African climate-smart agribusiness could become world leader

by MMC
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Africa can be a global leader in transforming the food system that also reduces poverty and protects the environment, but this will require collaborative and coordinated work, they say. Angela Churie Kallhauge, Executive Vice President, Environmental Defense Fund, Ishmael Sunga, CEO, Southern African Confederation of Agricultural Unions and Serah Makka, Executive Director, ONE Africa.

When a continent that owns 65% of the world’s arable land struggles to feed its 1.4 billion people, we know something is wrong and that African and global food systems need to be rethought.

The urgent need to shape a more productive, transparent and equitable food system – and to reduce poverty and the profound effects of climate change – requires us to urgently forge alliances between diverse actors and sectors.

In this case, our collective efforts, spanning agriculture, poverty reduction and the environment, are a powerful force for driving lasting change and supporting thriving communities.

Together, we are committed to strengthening the continent’s food producers to cultivate a more resilient and sustainable food system.

Africa can lead a global movement towards food system transformation – but challenges such as extreme climate impacts, limited access to resources and power imbalances thwart its efforts.

The role of agriculture in reducing poverty is indisputable: it impacts employment, GDP, food security and countless livelihoods. To harness this potential, we need a holistic food systems approach that transforms lives while addressing the climate crisis. With global support, Africa can build a food system that improves food security, prosperity and ecological balance.

African youth, who represent nearly 60% of the continent’s population, constitute an important asset in this journey. By empowering young farmers through training, entrepreneurship and technology, Africa can harness their potential for innovative, climate-responsive agriculture.

These young leaders are already making progress in sustainable agriculture, but they need support to flourish. With guaranteed land rights, financial support and appropriate training, Africa can unlock the full potential of its agripreneurs, ensuring a sustainable agricultural future.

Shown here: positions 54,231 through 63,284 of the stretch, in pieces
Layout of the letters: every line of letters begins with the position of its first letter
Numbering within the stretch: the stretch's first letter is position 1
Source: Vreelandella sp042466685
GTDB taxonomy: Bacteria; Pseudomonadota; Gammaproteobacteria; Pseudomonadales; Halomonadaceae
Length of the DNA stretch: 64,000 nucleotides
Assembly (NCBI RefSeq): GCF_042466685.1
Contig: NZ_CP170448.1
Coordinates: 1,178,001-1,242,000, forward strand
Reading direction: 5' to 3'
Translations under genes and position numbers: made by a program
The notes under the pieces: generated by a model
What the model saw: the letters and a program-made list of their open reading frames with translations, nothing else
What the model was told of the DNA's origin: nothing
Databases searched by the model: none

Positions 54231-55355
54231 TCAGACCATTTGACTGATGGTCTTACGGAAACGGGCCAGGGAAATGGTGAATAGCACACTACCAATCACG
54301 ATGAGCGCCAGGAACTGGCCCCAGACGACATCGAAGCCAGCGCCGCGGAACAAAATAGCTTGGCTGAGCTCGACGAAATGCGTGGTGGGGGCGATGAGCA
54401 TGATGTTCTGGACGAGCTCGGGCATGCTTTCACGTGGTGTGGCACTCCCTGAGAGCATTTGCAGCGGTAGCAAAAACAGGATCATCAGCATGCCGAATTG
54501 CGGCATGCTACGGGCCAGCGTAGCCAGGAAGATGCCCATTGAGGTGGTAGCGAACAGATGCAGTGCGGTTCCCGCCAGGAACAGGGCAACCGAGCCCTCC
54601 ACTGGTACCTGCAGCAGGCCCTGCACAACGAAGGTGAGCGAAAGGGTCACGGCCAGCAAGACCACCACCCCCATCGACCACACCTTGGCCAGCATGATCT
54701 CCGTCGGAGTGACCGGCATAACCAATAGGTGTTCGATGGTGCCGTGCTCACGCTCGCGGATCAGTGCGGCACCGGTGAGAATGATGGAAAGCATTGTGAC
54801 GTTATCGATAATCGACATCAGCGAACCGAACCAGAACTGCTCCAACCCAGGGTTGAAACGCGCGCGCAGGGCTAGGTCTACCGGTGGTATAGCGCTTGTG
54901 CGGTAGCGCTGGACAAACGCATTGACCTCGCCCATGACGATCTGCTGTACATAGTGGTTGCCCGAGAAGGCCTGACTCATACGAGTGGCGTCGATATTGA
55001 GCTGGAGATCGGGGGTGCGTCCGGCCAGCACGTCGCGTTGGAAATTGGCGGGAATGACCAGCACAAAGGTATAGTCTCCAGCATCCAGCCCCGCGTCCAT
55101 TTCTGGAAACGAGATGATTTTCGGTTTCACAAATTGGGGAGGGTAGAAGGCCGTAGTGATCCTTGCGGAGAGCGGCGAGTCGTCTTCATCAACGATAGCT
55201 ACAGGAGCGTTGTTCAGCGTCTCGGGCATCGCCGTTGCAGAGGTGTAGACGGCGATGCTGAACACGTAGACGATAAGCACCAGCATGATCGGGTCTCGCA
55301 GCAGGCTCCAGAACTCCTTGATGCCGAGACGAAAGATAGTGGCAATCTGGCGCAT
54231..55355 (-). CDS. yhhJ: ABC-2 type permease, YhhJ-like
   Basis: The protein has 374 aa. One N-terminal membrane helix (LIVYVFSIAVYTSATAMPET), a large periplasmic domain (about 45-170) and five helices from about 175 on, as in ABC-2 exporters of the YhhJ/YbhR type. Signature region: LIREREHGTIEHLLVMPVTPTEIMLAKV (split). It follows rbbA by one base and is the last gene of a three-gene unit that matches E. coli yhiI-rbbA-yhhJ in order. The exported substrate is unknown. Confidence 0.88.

Urbanization, often seen as a challenge, can turn into an opportunity. As cities grow, so does the demand for locally produced food. Connecting farmers and agribusinesses to urban markets can create thriving agricultural value chains benefiting both producers and consumers.

Research-driven practices

Investing in agricultural research and technology is essential. Innovation, digital solutions and research-based practices can optimize productivity, resource efficiency and market insight.

This includes precision agriculture, improved seeds, water management, pest control, climate-smart strategies and supporting policies. Research, adapted to local contexts, plays a central role in refining and disseminating these strategies, thereby improving productivity, sustainability and resilience.

Additionally, climate-resilient agricultural practices are essential. Combining indigenous knowledge with modern technologies can optimize productivity while reducing the environmental footprint.

Africa’s journey towards agricultural leadership requires the support of the global community. International organizations can provide funding, expertise and knowledge exchange to promote sustainable agriculture and climate resilience.

Collaboration is the cornerstone of success. Through collective action, Africa can harness its unity and solve complex problems more effectively. Organizations like, the Environmental Defense Fund (EDF) and the Southern African Confederation of Agricultural Unions (SACAU) are actively collaborating to advocate for policy changes, knowledge sharing and support for sustainable food systems and resilient.

Policy reforms are imperative to create an enabling environment for agricultural development. Governments must encourage climate-smart practices, support value addition and promote sustainable investments. The Comprehensive African Agricultural Development Program (CAADP), for example, provides a roadmap for policy reforms, coordination and transparent allocation of resources.

Despite the challenges, Africa’s agricultural potential is limitless. To overcome the obstacles, we need to attract finance, harness the innovative spirit of young people, promote climate-resilient practices, invest in research and technology and collaborate across sectors.

Climate change is a determining factor in Africa’s ability to feed itself and the world. This requires investments in infrastructure, innovation and a new generation of climate-responsive farmers and agripreneurs.

This journey requires multi-sector partnerships and collaborative efforts, fueled by diverse forms of financing, from philanthropy to commercial investments. The future of Africa, and indeed the future of the world, marked by sustainability, inclusion and prosperity, is within our grasp, and it calls on us to act now.

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